I wonder what you’ll have to say about Christians and evangelism in future posts. Again, looking foward to what you have to say.

  4. Thanks for reading, Adam. I’m glad you enjoyed what I had to say. In a future post, I hope to really hammer home on the idea that most instances where interfaith relationships break down is when the focus on people is lost. I’ll be particularly interested to see your thoughts on that one.

    Your observations about the trends in intensely urbanized areas don’t surprise me at all. In fact, they reaffirm my own suspicions that people are more likely to find a way to get along when they don’t have the luxury of isolating themselves from those who are different. It’s much harder to turn the neighbor who’s helped you out of a tight spot into the dangerous “other” worthy of our distrust.

    To be honest, I wonder what I’ll have to say about Christians and evangelism in future posts as well. To be honest, it’s a topic I’d prefer not to labor on more than absolutely necessary. There are various reasons for that.

    Again, thanks for reading and offering your thoughts.

  5. I think it’s very important to remember that the person you’re talking to doesn’t represent every aspect of their faith tradition, even if it is a creedal tradition.

    Also, in any interfaith dialogue, each of the parties should be prepared to see the other person’s point of view (even to the point of potential conversion) but they should not be trying to convert the other party to their point of view. A paradox, but a fruitful one. And it’s important to remember not to compare your ideals with the other tradition’s practice. Compare practice with practice and ideals with ideals.

    Dialogue with evangelicals often breaks down because they are out to convert others. But not all Christians are diehard evangelicals.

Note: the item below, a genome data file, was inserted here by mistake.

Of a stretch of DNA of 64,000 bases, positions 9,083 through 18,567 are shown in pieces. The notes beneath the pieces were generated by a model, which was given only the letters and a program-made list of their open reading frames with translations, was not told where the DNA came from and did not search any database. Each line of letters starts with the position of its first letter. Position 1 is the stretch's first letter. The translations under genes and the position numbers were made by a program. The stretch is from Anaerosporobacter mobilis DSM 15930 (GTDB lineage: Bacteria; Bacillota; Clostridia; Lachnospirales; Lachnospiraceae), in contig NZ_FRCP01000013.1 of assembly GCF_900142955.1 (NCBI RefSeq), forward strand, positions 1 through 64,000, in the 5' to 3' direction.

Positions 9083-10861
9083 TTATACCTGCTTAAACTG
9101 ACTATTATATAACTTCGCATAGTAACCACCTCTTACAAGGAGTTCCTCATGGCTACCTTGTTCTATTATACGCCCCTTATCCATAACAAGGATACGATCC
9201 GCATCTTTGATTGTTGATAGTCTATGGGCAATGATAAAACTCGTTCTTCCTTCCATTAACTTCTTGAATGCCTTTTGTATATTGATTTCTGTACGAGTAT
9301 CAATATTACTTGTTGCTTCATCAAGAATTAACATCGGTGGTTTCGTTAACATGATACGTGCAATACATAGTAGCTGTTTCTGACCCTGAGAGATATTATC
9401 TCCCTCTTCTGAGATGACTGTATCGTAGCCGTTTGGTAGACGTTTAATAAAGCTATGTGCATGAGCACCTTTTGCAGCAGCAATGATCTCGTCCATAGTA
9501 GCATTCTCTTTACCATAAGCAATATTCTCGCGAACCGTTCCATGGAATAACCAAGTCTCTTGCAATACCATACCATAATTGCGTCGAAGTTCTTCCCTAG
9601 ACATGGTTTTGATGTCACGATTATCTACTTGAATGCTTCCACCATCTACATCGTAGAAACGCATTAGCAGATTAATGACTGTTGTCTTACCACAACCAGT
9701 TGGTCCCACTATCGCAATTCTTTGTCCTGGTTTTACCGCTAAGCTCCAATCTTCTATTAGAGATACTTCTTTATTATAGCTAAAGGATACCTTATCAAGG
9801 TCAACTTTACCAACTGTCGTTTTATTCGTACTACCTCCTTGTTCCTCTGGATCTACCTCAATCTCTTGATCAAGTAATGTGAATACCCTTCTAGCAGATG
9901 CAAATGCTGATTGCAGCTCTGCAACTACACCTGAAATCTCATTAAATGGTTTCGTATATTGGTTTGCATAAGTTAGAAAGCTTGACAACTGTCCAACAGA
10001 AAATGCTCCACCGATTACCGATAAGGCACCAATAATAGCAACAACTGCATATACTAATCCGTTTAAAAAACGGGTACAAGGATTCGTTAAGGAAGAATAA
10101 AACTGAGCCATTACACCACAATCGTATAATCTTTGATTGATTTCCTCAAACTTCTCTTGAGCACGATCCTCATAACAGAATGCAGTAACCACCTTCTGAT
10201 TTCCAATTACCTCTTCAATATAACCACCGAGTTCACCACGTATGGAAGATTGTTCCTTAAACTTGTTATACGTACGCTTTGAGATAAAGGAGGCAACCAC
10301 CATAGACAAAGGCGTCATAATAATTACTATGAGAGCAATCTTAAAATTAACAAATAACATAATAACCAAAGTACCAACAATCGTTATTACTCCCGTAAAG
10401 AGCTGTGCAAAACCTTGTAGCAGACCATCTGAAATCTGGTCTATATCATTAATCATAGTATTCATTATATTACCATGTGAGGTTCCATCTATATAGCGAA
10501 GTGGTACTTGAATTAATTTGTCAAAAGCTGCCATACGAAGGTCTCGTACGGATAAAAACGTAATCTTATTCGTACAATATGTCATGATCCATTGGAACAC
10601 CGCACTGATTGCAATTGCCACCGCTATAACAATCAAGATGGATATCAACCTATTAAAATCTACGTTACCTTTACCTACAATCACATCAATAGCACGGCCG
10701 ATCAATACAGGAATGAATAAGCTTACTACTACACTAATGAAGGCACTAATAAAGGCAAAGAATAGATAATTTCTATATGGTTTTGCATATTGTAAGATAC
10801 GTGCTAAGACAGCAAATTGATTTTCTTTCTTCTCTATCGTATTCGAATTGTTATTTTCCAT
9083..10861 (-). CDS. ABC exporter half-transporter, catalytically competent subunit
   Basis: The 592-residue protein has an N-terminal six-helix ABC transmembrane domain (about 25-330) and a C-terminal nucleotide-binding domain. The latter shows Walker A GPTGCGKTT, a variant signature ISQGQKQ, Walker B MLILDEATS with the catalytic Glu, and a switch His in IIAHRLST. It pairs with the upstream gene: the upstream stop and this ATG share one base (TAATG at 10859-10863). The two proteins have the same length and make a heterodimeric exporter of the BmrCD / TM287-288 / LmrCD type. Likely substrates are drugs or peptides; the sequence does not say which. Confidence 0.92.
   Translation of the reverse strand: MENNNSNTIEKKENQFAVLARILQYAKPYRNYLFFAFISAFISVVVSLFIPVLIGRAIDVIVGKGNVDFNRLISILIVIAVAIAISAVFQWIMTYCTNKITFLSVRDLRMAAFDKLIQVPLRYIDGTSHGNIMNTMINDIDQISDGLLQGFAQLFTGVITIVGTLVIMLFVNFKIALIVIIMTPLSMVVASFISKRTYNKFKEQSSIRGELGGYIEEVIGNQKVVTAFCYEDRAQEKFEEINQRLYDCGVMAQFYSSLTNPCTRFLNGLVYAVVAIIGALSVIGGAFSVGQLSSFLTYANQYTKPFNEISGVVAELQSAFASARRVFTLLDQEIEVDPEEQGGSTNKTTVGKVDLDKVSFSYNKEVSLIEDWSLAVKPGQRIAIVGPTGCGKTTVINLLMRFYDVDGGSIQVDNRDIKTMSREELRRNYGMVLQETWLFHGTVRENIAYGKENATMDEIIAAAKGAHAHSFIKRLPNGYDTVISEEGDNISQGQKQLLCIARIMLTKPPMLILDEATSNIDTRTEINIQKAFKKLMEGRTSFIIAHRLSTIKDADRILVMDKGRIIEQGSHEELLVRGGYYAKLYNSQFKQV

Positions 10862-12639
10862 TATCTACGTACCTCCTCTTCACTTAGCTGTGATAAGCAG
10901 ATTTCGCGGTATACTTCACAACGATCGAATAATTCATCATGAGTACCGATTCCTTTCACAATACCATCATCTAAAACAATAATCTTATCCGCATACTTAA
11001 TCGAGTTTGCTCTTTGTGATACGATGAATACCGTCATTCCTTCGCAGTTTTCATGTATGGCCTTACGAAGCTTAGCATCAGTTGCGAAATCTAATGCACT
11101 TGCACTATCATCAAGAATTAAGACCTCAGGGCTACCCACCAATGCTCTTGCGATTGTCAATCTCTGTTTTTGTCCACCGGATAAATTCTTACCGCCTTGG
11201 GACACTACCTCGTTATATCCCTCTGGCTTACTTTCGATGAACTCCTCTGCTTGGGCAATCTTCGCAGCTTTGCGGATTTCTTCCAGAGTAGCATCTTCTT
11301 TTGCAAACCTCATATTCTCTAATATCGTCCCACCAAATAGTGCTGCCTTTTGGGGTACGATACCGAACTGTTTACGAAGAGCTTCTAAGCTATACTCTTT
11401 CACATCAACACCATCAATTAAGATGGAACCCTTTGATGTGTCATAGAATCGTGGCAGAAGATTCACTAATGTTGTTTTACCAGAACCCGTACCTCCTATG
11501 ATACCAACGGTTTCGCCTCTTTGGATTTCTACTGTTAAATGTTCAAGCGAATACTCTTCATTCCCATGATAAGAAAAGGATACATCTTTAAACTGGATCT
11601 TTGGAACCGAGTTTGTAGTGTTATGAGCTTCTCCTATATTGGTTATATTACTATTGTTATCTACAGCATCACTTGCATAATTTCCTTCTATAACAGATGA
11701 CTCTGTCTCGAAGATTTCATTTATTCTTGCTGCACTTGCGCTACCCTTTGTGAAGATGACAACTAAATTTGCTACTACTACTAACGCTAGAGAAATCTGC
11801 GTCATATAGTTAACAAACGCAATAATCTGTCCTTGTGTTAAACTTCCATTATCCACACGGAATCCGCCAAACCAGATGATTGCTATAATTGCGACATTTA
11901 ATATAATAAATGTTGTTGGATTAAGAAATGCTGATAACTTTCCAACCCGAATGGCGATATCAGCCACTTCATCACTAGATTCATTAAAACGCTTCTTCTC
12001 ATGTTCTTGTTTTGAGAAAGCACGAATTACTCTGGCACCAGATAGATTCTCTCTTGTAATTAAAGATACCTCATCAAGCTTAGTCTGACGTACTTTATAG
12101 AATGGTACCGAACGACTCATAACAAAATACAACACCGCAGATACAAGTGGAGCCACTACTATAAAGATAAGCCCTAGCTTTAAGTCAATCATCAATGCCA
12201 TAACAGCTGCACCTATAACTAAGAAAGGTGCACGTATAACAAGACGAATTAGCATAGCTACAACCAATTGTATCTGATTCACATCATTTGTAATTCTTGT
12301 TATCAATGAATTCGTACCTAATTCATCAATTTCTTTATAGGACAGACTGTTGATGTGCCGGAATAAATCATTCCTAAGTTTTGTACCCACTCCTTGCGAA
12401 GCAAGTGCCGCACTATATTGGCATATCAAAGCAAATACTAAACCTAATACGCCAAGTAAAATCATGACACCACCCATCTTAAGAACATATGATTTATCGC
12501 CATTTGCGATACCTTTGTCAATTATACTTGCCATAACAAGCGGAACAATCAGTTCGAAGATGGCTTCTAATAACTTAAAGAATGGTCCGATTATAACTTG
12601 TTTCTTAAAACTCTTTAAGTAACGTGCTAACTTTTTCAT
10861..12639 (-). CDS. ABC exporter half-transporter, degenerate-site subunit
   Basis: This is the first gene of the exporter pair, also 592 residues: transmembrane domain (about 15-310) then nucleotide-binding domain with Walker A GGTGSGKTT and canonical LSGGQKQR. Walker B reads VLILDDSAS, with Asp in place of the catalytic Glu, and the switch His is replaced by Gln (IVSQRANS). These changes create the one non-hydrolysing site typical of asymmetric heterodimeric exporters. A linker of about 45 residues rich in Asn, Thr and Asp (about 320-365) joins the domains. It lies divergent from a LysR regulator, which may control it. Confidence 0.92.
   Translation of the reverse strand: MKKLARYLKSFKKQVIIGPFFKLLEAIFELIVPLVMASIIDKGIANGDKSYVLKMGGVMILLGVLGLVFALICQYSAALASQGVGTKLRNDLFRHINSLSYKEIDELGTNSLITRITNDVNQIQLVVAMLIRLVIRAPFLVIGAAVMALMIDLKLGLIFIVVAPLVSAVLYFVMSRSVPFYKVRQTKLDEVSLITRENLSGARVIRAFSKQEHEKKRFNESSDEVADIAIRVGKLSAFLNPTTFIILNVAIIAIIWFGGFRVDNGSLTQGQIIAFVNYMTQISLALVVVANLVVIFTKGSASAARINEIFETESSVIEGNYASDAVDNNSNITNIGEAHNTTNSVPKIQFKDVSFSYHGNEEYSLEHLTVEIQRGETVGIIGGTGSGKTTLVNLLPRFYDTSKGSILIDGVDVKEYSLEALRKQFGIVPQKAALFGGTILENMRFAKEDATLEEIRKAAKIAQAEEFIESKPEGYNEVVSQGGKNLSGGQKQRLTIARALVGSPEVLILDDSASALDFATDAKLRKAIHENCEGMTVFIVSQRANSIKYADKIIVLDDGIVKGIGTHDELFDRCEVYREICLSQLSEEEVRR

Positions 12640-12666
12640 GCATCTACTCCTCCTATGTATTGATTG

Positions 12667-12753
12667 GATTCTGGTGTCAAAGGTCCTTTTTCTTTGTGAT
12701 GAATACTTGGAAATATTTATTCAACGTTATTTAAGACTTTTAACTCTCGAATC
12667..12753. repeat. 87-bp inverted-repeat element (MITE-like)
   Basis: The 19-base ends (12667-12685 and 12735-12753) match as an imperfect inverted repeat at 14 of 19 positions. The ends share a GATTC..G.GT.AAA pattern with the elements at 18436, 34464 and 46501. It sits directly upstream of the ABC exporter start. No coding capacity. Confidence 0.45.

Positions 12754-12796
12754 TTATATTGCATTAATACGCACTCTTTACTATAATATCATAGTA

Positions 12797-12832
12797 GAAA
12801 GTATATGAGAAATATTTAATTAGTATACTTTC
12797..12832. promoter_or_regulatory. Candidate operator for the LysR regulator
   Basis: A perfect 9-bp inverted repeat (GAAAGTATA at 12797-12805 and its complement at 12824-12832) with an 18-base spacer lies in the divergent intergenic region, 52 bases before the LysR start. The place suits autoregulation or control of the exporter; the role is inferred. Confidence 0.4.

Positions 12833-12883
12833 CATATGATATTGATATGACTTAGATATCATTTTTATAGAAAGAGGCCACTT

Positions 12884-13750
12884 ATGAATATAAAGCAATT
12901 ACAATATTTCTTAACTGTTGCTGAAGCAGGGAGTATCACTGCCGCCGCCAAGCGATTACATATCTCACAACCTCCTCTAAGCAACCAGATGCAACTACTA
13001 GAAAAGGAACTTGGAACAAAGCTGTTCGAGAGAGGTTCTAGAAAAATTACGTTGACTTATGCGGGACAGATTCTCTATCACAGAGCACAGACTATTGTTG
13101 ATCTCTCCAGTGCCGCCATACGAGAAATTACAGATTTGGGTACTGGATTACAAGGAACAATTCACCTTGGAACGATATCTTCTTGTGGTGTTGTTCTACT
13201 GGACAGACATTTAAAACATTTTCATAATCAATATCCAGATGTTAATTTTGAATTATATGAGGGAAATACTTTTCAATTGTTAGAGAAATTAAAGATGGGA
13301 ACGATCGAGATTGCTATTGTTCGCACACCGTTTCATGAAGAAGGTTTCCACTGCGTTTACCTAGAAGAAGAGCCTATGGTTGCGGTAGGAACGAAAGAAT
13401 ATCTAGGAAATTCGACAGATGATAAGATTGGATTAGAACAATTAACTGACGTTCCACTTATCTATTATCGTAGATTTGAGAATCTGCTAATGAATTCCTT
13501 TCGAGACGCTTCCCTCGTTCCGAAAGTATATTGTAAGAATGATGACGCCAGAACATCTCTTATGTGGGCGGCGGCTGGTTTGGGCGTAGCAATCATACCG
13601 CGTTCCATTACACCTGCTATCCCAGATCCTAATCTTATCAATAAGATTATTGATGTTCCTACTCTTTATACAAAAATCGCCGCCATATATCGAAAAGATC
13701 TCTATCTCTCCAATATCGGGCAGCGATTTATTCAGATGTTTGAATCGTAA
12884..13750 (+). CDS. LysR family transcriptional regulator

6. Yvonne:

    Thanks for you feeback. I think you make an excellent points, including a couple I had already planned to touch upon in further posts.

    I also think it’s important to take note of the adjective you used in your last sentence. Not even all evangelical Christians are “diehard” about it. I have a handful of friends who are evangelical Christians who are still fairly adept at holding polite and meaningful conversations with people of other faiths. I’d count Adam G. among their number, to offer one example.

    Thanks again for engaging in this conversation, Yvonne.

  7. Thanks for an interesting introduction, and I look forward to seeing the next installment.

    In the circumstances you’ve talked about so far, the question turns on whether you talk about religion to people who relate to you in other ways. Some kight be family members, and some might be co-workersm, fellow students, and so on. A lot depends on whether both parties feel comfortable about discussing their religion or not. I tend not to discuss religion with people outside my faith community unless they specifically ask, and even then much depends on whether they are asking to be polite, or because they really want to know. Only the last is what I would call inter-faith dialogue.

  8. Hi Jared, you wrote, “I would like to point out that faith traditions do not have relationships. Faith traditions are abstract concepts. Abstract concepts do not have relationships. Relationships require actors with personality. So people have relationships. Those people’s faith traditions just come along for the ride. Certainly, those faith traditions may influence and otherwise become reflected in the relationships, but in the end, the relationships are really about the people. No relationship — interfaith or not — works out unless those involved really grasp the truth of that statement. Because anything that isn’t about the people involved isn’t a relationship at all.”

    I made a similar point in my post under Condition #1, but I think you phrased this much better than I did. Nice job.